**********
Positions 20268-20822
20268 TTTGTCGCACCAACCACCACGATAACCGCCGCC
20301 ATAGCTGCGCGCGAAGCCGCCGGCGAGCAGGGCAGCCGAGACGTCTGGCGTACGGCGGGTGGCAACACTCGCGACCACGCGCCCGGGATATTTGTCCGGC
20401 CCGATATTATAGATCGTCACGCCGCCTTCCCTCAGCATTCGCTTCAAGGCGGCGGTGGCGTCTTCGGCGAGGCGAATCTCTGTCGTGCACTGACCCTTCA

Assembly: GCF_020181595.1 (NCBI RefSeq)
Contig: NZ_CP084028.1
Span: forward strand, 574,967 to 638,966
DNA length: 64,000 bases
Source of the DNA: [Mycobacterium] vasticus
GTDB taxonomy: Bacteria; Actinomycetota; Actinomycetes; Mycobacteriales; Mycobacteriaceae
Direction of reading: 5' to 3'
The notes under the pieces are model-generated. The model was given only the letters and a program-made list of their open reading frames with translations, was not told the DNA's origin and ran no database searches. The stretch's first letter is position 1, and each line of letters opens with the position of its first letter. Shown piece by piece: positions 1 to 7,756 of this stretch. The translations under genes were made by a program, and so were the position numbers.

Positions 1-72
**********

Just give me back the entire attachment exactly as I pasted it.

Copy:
Positions 20268-20822
20268 TTTGTCGCACCAACCACCACGATAACCGCCGCC
20301 ATAGCTGCGCGCGAAGCCGCCGGCGAGCAGGGCAGCCGAGACGTCTGGCGTACGGCGGGTGGCAACACTCGCGACCACGCGCCCGGGATATTTGTCCGGC
20401 CCGATATTATAGATCGTCACGCCGCCTTCCCTCAGCATTCGCTTCAAGGCGGCGGTGGCGTCTTCGGCGAGGCGAATCTCTGTCGTGCACTGACCCTTCA

Assembly: GCF_020181595.1 (NCBI RefSeq)
Contig: NZ_CP084028.1
Span: forward strand, 574,967 to 638,966
DNA length: 64,000 bases
Source of the DNA: [Mycobacterium] vasticus
GTDB taxonomy: Bacteria; Actinomycetota; Actinomycetes; Mycobacteriales; Mycobacteriaceae
Direction of reading: 5' to 3'
The notes under the pieces are model-generated. The model was given only the letters and a program-made list of their open reading frames with translations, was not told the DNA's origin and ran no database searches. The stretch's first letter is position 1, and each line of letters opens with the position of its first letter. Shown piece by piece: positions 1 to 7,756 of this stretch. The translations under genes were made by a program, and so were the position numbers.

Positions 1-72